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ISSUE 136 - September 2010
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The Battle of Britain (2010)

By Kevin Moore, Contributing Editor & Photographer
Roslin, Ontario, Canada

In the summer sky came the growl of Royce and Benz engines
as a dogfight ensued between the two famous aircraft.

Out of the blue came the whistling growl of an airplane engine. From behind the trees a single Bf109 appeared, circling, obviously taking stock of what was on the airfield below prior to launching an attack! The pilot of the 109 then banked hard right and dove toward the ground, seemingly taking aim of anything that looked like a suitable target.

The Russell Air Group Rolls-Royce powered Hawker Hurricane Mk XII, left,
the Daimler-Benz DB601 powered Bf109, the only flying example of its type, right.

A Hawker Hurricane had just taxied to the end of the runway and had completed its run-up. The pilot throttled up as the 109 came around again for another pass. As the 109 flew over top, the Hurri' pilot, now climbing his aircraft, worked his way in behind the 109 in an effort to stop the destruction.

The tail-chase is on with the Hurricane keeping station behind the '109, left.
The Hurricane, victorious, lands unscathed, right.

The mêlée between the two fighters, the agile and quick 109 and the tough and maneuverable Hurricane, lasted 10 - 15 minutes. Though the 109 pilot tried in vain to shake the Hurricane, he could not and his only course of action was to put the throttle to the wall and make for home. The Hurricane pilot, despite not shooting down his opponent, never-the-less, landed victorious.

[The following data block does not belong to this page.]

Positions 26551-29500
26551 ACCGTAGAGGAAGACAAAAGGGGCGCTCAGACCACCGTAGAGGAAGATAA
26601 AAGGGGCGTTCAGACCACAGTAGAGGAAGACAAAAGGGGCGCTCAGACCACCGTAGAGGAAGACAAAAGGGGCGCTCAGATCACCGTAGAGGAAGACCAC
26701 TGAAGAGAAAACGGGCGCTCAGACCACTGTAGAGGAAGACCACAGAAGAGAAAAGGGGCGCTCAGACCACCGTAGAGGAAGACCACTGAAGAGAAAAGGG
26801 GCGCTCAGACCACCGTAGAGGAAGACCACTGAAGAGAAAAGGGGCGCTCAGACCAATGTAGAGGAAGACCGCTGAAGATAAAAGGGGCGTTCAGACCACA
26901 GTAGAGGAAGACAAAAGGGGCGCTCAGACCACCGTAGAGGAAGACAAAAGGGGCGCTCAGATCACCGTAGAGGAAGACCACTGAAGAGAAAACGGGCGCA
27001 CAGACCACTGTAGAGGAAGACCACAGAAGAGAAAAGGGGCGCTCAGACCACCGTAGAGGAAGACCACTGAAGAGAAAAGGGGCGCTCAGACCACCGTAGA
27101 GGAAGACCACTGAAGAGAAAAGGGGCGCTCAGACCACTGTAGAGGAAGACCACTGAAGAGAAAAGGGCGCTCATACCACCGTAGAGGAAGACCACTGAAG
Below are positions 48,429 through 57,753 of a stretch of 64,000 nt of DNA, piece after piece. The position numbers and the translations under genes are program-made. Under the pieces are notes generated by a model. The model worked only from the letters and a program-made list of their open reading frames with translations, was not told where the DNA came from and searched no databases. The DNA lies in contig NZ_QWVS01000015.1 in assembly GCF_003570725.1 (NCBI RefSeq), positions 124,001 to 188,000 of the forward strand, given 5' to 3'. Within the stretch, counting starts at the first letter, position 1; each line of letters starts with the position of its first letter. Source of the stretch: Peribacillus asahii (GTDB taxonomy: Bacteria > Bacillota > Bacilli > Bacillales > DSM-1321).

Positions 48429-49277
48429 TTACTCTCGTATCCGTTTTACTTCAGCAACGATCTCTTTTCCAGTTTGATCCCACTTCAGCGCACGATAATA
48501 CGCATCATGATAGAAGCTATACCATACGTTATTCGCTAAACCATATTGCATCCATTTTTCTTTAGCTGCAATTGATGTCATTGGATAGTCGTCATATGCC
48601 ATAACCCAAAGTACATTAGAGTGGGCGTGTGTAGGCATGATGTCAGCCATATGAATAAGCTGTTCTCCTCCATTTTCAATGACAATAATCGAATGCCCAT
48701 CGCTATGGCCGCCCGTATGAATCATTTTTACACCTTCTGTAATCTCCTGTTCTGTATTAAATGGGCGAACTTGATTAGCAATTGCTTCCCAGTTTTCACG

One of many veterans on hand for the airshow being interviewed by local media, left.
The Bf109 and Hawker Hurricane perform a formation flypast, right.

This could very well have been a scene played out in the skies above England in 1940. In fact, this was the scenario in the skies over Central Ontario on a very warm, sunny day in July during the first Battle of Britain airshow at the Huronia-Midland Airport. Joining the Bf109 and the Hawker Hurricane came several vintage aircraft and an assortment of other airplanes from around Ontario. A gathering to honour those who fought for our freedom over the skies of Southern England during the Battle of Britain 70 years ago.

CHAA Harvard taking to the skies with one of many veterans who were honoured with a flight in the historic trainer, left. One of the early training aircraft for the RCAF, the Fleet Finch, right.